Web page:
Because although we may have moved away from the original’s setting and characters, its combination of desperation and underlying pathos are very much present in what I saw of the sequel. There is a tangible anxiety to the proceedings, as the Sleeper is forced to simultaneously navigate being hunted and deal with the continual breakdown of their body. Perhaps this sharpness is somewhat unsurprising given that the previous game’s trio of creators is back, with Martin working alongside comic author Guillaume Singelin and composer Amos Roddy, but it’s still quite reassuring to see this come to fruition.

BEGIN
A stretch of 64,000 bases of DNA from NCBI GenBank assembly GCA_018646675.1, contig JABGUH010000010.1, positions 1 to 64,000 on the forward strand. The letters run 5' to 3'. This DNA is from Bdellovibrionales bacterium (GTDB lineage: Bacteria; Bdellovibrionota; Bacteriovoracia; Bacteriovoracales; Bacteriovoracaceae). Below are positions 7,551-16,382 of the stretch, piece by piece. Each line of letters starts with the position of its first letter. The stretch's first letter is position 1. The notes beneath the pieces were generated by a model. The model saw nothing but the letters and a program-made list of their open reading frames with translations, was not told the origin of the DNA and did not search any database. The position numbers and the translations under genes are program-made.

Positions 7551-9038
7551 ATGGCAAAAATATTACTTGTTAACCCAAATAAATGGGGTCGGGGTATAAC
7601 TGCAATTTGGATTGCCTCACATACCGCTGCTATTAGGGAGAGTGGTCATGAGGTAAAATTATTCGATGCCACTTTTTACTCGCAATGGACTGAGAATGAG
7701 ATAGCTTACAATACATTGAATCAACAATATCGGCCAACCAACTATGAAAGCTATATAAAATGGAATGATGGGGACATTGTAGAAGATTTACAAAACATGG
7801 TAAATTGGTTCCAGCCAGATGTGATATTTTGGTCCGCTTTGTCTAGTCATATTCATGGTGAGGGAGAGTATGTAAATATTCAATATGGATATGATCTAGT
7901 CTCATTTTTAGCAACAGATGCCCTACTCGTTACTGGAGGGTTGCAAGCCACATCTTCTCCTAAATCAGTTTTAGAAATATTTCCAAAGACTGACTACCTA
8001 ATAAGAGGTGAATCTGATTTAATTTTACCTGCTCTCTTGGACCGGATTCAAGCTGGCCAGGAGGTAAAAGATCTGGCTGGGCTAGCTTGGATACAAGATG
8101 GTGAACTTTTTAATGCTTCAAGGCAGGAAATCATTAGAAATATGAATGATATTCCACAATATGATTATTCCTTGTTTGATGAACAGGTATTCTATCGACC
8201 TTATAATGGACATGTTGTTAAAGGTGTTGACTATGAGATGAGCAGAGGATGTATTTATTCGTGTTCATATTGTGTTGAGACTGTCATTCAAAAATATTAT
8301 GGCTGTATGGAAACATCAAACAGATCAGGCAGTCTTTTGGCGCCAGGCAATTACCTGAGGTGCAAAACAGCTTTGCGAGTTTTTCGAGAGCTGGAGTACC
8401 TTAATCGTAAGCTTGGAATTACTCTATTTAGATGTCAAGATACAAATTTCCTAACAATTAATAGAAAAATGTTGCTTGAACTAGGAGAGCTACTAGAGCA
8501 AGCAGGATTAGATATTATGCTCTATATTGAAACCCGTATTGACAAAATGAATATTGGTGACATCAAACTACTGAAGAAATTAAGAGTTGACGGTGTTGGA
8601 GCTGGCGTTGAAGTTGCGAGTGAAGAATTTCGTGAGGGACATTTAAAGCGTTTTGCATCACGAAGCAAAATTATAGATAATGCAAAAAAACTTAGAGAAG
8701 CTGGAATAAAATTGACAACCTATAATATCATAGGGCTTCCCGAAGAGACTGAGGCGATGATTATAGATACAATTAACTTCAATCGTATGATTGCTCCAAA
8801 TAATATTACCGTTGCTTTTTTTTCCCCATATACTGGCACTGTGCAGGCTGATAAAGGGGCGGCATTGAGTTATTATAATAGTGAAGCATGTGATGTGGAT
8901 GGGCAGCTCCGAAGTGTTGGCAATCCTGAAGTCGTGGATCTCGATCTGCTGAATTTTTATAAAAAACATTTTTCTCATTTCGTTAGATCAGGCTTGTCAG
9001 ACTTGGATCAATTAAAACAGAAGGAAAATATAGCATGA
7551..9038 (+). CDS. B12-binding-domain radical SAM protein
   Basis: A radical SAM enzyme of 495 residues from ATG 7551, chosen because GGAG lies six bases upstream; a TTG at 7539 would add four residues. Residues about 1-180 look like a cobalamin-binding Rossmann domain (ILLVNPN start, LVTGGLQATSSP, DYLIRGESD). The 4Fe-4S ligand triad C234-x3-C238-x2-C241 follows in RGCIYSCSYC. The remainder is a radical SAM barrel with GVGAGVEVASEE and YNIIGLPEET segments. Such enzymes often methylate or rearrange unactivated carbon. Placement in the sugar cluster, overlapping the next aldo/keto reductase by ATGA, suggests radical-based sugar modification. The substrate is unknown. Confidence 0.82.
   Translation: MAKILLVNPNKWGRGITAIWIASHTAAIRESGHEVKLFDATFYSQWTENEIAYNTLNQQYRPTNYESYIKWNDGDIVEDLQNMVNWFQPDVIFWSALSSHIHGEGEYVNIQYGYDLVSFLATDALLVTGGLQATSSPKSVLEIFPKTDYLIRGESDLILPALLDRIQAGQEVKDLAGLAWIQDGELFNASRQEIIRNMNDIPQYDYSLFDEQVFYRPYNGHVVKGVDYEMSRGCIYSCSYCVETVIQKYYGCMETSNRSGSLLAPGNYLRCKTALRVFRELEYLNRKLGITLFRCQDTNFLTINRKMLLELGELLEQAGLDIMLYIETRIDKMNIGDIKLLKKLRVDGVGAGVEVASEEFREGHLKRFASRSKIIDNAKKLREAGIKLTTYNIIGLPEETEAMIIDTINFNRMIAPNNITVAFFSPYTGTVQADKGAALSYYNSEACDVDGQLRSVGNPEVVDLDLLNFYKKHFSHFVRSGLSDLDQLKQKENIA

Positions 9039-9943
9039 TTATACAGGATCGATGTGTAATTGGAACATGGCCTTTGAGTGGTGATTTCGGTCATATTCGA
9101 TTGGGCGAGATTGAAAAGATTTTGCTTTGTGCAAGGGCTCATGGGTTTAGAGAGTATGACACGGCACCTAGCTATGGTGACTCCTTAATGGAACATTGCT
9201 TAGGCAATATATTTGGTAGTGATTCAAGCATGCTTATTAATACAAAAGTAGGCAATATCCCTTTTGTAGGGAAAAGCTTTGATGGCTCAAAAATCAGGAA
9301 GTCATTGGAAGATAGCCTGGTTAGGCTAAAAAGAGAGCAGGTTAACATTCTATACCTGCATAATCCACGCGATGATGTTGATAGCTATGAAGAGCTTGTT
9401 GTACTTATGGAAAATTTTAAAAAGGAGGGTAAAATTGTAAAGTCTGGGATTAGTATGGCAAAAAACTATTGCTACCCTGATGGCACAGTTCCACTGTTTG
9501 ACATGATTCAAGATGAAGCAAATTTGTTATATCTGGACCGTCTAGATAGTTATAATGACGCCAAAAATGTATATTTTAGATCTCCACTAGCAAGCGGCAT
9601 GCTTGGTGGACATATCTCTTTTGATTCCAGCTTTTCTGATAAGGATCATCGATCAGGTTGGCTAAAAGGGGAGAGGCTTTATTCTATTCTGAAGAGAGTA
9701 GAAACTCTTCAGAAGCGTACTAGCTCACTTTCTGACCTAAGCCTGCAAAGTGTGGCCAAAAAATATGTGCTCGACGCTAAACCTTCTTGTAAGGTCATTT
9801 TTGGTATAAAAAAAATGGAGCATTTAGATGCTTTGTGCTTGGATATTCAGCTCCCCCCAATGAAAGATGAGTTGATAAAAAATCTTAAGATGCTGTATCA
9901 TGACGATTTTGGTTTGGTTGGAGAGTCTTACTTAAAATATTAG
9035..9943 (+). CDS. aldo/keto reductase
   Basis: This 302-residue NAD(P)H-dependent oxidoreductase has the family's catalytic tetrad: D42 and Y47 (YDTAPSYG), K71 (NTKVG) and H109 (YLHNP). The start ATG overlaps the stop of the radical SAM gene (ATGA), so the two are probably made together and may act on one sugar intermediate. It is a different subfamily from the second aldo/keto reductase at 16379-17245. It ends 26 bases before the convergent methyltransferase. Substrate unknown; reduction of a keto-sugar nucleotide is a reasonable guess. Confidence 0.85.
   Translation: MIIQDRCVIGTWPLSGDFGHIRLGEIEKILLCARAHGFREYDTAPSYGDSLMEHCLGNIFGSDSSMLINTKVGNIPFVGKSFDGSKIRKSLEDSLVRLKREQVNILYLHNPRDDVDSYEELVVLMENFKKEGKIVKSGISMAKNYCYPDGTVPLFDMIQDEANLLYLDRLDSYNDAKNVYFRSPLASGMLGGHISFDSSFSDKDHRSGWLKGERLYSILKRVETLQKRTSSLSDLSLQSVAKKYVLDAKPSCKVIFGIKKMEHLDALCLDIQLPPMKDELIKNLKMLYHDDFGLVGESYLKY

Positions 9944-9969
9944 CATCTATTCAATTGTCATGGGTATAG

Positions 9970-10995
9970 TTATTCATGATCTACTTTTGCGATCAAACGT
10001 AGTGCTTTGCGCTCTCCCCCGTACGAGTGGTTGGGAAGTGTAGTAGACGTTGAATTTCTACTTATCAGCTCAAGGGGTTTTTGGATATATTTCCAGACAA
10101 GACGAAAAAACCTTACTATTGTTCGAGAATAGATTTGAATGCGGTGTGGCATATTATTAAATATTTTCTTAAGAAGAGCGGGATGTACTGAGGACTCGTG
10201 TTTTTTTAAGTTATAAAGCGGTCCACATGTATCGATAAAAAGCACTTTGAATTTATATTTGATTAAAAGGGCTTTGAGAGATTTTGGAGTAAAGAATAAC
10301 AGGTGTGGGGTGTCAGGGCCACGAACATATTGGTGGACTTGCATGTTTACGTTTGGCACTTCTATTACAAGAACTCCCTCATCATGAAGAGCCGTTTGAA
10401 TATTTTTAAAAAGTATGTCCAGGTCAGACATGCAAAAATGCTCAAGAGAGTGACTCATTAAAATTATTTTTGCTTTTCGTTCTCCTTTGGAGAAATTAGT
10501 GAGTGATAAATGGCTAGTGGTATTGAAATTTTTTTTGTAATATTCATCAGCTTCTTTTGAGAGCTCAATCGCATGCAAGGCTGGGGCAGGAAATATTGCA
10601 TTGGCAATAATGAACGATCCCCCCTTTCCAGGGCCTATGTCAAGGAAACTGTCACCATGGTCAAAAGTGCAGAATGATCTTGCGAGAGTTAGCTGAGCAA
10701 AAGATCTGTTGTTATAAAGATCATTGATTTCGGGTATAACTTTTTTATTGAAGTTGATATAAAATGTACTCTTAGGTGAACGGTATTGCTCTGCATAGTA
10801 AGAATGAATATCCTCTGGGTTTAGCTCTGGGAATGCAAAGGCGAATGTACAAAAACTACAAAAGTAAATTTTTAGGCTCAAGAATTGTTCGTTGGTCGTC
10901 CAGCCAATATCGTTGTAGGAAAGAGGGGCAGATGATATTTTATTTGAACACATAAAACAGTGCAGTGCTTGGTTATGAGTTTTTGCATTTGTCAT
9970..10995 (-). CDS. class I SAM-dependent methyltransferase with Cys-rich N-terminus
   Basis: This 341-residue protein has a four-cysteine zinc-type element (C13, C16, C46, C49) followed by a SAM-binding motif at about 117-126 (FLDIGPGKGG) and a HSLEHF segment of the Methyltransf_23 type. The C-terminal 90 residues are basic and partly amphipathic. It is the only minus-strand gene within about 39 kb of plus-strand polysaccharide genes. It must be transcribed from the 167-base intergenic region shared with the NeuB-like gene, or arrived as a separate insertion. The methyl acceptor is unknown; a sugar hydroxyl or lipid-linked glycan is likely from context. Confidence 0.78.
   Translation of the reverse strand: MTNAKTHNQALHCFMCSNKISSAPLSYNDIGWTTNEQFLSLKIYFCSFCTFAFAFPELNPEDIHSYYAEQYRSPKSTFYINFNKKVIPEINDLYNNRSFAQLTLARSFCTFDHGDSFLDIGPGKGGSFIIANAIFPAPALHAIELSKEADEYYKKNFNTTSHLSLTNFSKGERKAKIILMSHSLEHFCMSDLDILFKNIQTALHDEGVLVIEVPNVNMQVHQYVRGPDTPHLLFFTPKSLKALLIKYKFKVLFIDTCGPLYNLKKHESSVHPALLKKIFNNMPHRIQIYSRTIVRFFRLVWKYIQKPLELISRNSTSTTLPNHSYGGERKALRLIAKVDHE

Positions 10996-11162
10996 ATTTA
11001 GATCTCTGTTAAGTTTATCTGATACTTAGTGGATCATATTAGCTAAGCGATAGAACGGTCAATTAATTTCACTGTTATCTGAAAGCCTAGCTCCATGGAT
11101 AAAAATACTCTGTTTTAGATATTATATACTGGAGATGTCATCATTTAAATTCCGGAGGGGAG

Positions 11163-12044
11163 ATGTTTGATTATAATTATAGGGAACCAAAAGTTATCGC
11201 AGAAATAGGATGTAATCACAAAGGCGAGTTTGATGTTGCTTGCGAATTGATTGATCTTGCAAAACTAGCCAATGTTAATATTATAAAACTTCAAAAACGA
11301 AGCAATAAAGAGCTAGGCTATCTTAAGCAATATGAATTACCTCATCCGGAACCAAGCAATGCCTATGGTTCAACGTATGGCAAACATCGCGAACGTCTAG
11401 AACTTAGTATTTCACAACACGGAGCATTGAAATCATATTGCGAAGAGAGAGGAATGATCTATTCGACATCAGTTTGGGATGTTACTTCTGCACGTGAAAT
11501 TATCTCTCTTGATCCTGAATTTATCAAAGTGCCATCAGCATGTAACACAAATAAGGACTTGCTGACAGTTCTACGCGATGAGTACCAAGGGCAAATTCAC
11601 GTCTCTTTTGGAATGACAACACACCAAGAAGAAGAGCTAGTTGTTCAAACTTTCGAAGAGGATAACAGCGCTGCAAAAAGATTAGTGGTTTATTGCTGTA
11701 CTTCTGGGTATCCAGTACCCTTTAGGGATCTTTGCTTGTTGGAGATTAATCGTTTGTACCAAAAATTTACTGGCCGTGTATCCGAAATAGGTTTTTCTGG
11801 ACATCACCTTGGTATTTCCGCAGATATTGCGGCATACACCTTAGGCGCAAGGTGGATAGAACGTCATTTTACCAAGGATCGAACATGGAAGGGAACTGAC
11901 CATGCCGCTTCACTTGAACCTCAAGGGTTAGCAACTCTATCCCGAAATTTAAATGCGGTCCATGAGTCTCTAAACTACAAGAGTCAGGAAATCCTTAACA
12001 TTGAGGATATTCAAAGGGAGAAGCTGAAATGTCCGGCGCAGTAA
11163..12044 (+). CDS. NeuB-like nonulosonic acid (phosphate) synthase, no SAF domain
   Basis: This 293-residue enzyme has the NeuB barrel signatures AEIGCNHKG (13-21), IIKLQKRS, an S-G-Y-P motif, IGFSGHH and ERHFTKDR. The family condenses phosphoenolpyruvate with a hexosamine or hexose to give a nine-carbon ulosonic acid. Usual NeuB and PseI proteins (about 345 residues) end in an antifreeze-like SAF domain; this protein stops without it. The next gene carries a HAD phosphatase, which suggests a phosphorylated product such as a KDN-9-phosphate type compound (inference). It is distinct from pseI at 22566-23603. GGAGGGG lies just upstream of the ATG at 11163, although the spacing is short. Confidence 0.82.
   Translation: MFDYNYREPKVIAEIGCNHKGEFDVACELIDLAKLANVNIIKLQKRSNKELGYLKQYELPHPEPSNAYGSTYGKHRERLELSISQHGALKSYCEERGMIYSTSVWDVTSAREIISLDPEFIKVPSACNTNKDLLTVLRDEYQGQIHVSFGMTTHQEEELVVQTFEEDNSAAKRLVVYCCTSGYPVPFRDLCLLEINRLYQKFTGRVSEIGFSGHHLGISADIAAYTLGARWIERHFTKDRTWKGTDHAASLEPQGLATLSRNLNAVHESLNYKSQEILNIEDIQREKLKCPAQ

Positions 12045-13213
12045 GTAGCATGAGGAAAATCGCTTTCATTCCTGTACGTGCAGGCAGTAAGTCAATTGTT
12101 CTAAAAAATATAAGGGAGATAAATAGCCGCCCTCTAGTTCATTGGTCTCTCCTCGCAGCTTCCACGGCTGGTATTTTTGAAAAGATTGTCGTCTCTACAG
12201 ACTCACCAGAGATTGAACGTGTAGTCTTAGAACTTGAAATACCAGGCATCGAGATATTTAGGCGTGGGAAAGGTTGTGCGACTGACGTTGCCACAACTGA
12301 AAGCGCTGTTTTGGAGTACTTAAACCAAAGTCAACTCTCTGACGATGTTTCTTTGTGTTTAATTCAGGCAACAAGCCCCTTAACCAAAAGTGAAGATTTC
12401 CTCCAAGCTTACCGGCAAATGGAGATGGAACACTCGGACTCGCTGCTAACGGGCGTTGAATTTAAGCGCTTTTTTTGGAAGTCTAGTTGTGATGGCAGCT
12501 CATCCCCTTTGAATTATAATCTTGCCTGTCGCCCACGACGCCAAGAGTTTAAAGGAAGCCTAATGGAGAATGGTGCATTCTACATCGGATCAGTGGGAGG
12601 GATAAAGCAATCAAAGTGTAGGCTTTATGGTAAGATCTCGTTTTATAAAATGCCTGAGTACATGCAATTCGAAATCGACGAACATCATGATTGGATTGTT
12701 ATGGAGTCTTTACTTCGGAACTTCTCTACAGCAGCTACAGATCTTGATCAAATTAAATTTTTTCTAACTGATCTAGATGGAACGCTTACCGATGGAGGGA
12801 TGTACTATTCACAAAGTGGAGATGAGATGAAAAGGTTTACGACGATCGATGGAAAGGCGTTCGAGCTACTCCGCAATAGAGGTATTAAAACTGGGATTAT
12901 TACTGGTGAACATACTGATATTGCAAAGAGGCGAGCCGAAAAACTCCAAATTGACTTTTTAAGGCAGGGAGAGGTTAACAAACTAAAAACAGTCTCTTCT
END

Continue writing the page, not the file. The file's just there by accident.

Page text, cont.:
The most striking moment of my demo came when I was forced to make a mid-mission choice between helping someone in pursuit of an altruistic and far-sighted but admittedly nebulous goal versus making a call that would help our crew’s immediate desperate situation. In that moment, the game’s mechanics and narrative were in perfect harmony, conveying how oppressive economic realities encourage people to make morally compromising decisions. It speaks to the nuanced area of sci-fi that its predecessor operated in, avoiding the typical simplistic “Good” vs. “Evil” morality choices that games so often slip into by exploring how the systems we live under erode our ability to do right by one another.